Good as it was, much about the outgoing Mercedes-Benz S-class was a reaction to the criticism of its predecessor. That car was derided for its size and weight, so the S-class was shrunk and lightened. Competitive pressure, particularly from Lexus, brought cost considerations into the equation, which showed through in the subpar interior materials. And the styling, a huge departure from the slab-sided early '90s car, was almost pandering in its attempt to be fun and approachable.
The new 2007 S-class says to hell with all that. To start, it's larger than today's car in every dimension. The long-wheelbase model-the only one we'll get in the States-is 1.7 inches longer, 0.7 inch wider, and 1.1 inches taller. The already-huge cabin has grown even more spacious, and the trunk is roomier as well.
Rather than disguising the car's size, the exterior design is not afraid to play it up. Whereas the current model had soft, rounded forms, the new car's flanks are long stretches of creased sheetmetal, punctuated by gigantic wheel arches. Up front, there's a whole new attitude. As Mercedes-Benz design chief Hans-Dieter Futschik sees it, the old S-class "had a smiling face" that "looked at you and said, 'Come on, don't you love me?' " The new one dispenses with the puppy dog act and recaptures the S-class mojo with a more prominent grille that is larger and higher.
The interior-design team appears to have kicked out the cost accountants, judging from the richer environment. Supple leather covers not only the seats but also the doors and the in-strument panel. Mercedes has finally abandoned its black plastic buttons for ribbed chrome. Cool mood lighting emanates from under the wood strip that wraps around the cabin.
But of course, the German auto industry being what it is, Mercedes-Benz also has introduced its own iDrive-style control system into the S-class. (To paraphrase what your mother used to say, if one of the German luxury carmakers jumped off a bridge, the other two would surely follow.)
The knob controller itself works every bit as beautifully as BMW's, and it sits just below a padded handrest perched at the leading edge of the armrest. The handrest opens up to reveal a keypad for the mobile phone. Nice as it is ergonomically, sometimes you just don't want the distraction of wading through menus to operate frequently used devices. Mercedes does have separate climate controls and a few audio controls on the steering wheel, but too many functions require gazing at the screen.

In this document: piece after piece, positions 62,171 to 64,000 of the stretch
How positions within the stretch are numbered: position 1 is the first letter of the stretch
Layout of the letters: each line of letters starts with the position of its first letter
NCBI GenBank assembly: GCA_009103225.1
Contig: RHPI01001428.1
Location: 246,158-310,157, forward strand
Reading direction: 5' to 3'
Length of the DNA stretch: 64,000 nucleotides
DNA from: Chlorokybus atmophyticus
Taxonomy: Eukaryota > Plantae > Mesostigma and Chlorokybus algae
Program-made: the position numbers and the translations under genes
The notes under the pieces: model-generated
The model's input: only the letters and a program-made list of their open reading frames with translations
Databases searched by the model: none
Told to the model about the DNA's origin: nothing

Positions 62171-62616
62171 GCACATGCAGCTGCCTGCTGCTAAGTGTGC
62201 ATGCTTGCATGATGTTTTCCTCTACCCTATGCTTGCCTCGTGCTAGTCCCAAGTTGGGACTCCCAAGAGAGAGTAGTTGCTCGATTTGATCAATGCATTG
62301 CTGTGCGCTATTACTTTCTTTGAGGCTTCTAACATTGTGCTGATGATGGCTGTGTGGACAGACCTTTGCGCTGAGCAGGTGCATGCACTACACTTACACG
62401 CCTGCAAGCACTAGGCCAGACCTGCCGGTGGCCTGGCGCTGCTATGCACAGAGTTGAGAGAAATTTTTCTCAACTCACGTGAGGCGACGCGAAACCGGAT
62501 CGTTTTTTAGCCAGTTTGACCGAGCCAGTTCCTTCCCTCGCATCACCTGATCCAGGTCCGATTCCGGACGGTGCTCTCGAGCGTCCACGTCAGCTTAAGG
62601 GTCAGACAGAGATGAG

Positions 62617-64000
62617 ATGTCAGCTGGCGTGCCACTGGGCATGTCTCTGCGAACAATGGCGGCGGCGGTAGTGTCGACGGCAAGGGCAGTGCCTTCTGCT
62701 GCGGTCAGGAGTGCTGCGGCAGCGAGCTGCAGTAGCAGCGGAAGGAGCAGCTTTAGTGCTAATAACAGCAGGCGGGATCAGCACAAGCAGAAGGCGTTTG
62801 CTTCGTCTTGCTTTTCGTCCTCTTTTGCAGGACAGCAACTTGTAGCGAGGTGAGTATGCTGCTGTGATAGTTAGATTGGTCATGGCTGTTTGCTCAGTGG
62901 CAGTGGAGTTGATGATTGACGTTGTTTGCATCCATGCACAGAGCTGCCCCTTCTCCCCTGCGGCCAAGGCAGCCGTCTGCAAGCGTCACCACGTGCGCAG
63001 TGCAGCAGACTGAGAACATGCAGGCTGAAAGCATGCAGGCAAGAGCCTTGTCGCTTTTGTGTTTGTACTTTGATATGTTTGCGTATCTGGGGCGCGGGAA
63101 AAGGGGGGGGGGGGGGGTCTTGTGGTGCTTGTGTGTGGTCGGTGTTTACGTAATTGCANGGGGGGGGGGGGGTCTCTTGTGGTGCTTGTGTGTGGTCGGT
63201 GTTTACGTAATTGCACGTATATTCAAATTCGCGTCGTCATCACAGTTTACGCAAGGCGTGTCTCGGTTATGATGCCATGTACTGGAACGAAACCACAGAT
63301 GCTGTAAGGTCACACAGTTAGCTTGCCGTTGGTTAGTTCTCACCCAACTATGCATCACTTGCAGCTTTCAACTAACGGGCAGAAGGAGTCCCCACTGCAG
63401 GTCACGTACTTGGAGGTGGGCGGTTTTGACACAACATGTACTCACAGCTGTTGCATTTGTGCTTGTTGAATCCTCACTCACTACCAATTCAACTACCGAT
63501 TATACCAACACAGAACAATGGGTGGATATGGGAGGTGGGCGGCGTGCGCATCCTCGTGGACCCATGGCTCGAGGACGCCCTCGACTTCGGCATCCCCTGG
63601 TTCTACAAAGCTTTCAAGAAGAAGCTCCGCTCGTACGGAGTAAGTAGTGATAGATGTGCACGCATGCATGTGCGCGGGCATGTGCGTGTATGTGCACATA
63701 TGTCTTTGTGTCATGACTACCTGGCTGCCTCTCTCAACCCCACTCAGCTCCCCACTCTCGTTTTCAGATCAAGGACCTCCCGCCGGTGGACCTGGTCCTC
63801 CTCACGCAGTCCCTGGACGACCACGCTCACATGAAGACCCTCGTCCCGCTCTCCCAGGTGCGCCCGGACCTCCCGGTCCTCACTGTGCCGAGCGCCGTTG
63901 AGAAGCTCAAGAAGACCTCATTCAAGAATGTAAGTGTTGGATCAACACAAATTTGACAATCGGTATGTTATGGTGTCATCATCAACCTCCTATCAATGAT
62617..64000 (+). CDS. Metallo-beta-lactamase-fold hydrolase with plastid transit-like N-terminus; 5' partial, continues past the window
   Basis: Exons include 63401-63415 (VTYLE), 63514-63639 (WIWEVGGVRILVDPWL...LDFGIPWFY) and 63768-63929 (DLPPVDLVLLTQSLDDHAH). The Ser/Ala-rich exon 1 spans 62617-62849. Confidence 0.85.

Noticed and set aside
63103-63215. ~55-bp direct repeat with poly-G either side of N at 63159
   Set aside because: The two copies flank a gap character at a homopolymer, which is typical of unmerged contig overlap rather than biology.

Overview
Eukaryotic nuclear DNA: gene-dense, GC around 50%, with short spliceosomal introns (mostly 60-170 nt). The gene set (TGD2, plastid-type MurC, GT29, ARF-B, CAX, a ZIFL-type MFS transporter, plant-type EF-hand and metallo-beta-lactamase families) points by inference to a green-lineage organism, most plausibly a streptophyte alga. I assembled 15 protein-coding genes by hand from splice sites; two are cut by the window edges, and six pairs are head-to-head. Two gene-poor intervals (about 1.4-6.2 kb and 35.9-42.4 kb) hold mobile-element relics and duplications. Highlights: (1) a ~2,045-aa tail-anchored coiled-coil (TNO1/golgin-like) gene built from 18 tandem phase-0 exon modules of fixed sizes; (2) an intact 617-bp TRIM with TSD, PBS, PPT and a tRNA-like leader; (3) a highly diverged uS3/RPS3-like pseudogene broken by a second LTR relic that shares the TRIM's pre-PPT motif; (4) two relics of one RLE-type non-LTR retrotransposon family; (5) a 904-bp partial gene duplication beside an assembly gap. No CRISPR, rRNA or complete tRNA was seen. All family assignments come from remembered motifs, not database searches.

The navigation system, which is standard, is contained within the Comand system. Ours has a course set for Saint Moritz, Switzerland, a scenic, 200-mile drive from our starting point in Milan. We roll out of the parking lot and set off.
Rolls-Royce makes much use of the word "waft" to describe its cars in motion. After only a few miles, it becomes apparent that the 2007 S-class wafts, too. The steering, which in previous generations was firm and purposeful, is now creamy, taking a split second to inject some polite resistance but never really requiring any more effort as you wind in more lock. Still, the system is very precise, reassuringly so as we thread our way through one tunnel after another, seemingly always alongside a semitruck or a car pulling a trailer.
The Italian autostrada moves quickly, but heavy traffic has us slowing repeatedly. The new V-8 engine, now with four valves per cylinder and displacing 5.5 liters, is turbine smooth and virtually silent, only finding its voice at the upper reaches of the rev range. The S550 gathers speed quickly, more quickly than before, but doesn't rocket forward with a vengeance (for that you need the twin-turbocharged V-12, which, according to the factory, sends the S600 from 0 to 62 mph in a supercar-like 4.6 seconds). The frequent braking gives us ample opportunity to appreciate the good, old-fashioned, mechanically applied hydraulic brakes, which are much easier to modulate than the much-maligned and trouble-prone SBC brake-by-wire system in the E-class. That system was originally planned for the S-class as well, but Mercedes is now phasing it out.